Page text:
No Money Maker: Attorney General Michael Mukasey stood to earn a lucrative contract as a DOJ corporate monitor last year before his nomination to lead the Justice Department. Mukasey, then a partner at Patterson Belknap Webb & Tyler, was in the running to oversee an unidentified troubled corporation that had reached a deferred prosecution deal with federal prosecutors. The practice of steering no-bid contracts is under scrutiny after reports that ex-Attorney General John Ashcroft's consulting firm stands to profit up to $52 million from such work.
Not Guilty: A Philadelphia jury yesterday acquitted Morgan Lewis & Bockius in a $20 million breach-of-contract suit brought by a water-purification company that claimed the firm gave it misleading advice on its sales to Cuba. In 2000, the firm's owners Don and Stefan Brodie were indicted based on the Trading With The Enemy Act and later reached plea deals with prosecutors.
Bowing Out: The embattled Atlanta judge overseeing the fatal 2005 courthouse shooting stepped down Wednesday after a report from The New Yorker called into question his impartiality. In the article, Jeffrey Toobin, also CNN's legal analyst, quotes Judge Hilton Fuller Jr. saying, "everyone in the world knows he did it" in reference to shooting suspect Brian Nichols.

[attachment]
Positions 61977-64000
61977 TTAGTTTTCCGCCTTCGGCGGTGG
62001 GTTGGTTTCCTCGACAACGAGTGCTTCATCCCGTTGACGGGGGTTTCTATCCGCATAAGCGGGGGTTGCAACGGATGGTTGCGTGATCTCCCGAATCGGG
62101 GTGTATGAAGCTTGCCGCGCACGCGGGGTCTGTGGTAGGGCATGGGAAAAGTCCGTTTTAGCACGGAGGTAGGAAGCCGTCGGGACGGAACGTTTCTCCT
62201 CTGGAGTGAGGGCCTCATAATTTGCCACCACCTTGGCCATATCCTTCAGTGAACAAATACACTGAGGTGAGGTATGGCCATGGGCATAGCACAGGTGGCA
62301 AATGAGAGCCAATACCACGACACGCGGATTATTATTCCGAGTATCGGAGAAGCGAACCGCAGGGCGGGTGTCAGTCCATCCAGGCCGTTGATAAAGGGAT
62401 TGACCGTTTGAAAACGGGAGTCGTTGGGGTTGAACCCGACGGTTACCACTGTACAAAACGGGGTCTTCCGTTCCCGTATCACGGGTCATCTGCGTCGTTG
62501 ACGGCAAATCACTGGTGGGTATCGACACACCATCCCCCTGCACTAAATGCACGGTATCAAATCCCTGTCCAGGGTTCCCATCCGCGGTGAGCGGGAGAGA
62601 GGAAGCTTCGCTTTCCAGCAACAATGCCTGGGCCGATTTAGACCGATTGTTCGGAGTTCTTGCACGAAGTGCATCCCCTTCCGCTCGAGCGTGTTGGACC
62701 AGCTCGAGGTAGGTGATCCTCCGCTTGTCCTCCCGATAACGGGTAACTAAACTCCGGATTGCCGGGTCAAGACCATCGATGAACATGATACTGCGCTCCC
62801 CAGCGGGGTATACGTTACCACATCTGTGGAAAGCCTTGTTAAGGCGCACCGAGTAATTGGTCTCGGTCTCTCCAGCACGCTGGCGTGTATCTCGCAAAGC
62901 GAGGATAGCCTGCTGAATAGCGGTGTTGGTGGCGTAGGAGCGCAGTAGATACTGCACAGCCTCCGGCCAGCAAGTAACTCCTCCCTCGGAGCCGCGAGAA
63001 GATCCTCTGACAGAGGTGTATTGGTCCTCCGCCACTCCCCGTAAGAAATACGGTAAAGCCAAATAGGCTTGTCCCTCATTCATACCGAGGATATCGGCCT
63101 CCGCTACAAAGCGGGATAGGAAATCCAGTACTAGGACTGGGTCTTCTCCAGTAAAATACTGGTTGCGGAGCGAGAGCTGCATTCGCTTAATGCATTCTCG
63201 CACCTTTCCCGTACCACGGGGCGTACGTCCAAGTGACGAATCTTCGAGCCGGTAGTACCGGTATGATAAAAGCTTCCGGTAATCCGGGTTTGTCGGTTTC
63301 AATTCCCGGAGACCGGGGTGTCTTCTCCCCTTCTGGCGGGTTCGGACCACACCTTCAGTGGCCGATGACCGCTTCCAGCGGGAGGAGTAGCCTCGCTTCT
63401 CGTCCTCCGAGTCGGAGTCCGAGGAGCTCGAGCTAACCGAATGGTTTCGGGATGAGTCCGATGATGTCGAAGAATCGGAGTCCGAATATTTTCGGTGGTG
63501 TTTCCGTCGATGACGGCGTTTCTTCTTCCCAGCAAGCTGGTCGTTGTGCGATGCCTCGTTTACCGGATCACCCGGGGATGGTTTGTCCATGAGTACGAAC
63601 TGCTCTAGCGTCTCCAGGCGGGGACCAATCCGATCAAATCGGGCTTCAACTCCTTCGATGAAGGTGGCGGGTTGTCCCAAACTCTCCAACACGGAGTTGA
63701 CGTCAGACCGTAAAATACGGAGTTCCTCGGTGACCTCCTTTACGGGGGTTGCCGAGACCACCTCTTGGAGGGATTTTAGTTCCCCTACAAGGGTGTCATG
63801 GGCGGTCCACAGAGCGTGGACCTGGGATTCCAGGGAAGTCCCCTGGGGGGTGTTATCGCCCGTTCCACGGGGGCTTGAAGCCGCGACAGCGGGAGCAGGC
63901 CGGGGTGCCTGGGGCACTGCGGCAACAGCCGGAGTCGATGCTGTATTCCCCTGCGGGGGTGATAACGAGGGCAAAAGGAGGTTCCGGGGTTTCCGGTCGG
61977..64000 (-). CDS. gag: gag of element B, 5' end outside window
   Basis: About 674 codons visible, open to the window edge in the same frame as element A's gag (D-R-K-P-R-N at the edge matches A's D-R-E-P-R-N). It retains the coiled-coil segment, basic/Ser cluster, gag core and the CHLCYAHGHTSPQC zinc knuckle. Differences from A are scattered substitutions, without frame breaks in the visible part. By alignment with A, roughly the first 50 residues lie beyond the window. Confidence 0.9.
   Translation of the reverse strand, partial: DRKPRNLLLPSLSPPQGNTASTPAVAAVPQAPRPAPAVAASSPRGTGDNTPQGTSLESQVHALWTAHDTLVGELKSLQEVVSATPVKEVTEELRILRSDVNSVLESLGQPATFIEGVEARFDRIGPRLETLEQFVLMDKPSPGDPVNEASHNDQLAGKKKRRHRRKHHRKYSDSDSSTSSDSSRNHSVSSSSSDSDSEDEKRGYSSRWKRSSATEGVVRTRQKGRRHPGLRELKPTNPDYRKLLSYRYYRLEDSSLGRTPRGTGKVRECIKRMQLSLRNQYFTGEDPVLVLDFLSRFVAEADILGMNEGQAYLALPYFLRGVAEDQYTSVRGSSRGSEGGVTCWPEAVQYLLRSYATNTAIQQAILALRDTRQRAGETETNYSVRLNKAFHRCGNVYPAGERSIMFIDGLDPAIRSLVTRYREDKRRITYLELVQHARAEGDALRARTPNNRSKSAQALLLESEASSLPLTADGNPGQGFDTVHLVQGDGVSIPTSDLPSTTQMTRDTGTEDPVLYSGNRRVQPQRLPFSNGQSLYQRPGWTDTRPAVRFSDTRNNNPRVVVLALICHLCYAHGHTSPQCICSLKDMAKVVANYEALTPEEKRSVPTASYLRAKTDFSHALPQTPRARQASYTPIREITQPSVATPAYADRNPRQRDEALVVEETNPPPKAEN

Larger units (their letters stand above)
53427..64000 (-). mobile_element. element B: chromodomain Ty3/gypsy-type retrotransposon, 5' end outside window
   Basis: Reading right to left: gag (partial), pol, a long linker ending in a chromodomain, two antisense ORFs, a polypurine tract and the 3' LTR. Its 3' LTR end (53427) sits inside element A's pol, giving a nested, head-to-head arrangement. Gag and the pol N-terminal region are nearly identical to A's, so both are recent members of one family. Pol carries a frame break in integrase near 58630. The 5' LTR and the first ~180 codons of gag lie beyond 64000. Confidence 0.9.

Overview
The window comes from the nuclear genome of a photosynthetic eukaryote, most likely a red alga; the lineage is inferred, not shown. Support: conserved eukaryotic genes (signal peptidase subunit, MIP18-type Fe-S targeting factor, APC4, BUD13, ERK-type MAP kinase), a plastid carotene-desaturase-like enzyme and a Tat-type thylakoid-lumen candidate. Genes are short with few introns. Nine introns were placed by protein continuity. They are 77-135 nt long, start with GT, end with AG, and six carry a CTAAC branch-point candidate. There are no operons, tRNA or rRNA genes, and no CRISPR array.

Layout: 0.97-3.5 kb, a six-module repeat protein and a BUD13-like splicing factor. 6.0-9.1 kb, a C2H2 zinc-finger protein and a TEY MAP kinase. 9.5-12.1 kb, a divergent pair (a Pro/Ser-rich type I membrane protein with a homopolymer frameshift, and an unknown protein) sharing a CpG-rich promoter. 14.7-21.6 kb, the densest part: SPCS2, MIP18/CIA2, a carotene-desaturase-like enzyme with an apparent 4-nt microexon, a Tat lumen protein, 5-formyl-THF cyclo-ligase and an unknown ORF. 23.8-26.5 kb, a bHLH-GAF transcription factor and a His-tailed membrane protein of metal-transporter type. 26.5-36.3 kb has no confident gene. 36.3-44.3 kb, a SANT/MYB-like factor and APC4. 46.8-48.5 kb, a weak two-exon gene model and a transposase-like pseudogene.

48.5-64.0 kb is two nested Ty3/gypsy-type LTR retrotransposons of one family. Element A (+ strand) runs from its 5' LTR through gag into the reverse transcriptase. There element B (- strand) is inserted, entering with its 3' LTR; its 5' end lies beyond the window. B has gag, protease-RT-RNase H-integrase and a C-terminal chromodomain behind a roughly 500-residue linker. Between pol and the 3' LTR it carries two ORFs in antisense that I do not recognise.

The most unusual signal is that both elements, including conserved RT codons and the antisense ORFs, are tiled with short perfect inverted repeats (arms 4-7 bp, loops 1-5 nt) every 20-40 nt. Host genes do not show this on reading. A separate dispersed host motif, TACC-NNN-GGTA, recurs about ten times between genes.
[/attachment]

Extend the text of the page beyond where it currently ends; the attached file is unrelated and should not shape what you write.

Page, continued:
Disabled Care Ruling: The European Court of Justice in Luxembourg, acting on a referral by the Employment Tribunal in London, today in a landmark opinion ruled that work discrimination laws for disabled employees also extend to those who care for them. Sharon Coleman, whose son is disabled, says she was forced to resign as a legal secretary at a London law firm in 2005 after not being given the same benefits as other workers. UK observers say the ruling has huge ramifications for employers and care providers.
Reprieve: A North Carolina federal judge yesterday removed disgraced Durham prosecutor Michael Nifong from a civil lawsuit filed by three Duke University lacrosse players falsely accused of rape against the city, police and others. Nifong filed for bankruptcy two weeks ago, citing more than $180 million in liabilities from potential litigation damages. He was disbarred for his handling of the 2006 case after the victim changed her story and he was accused of rushing the charges.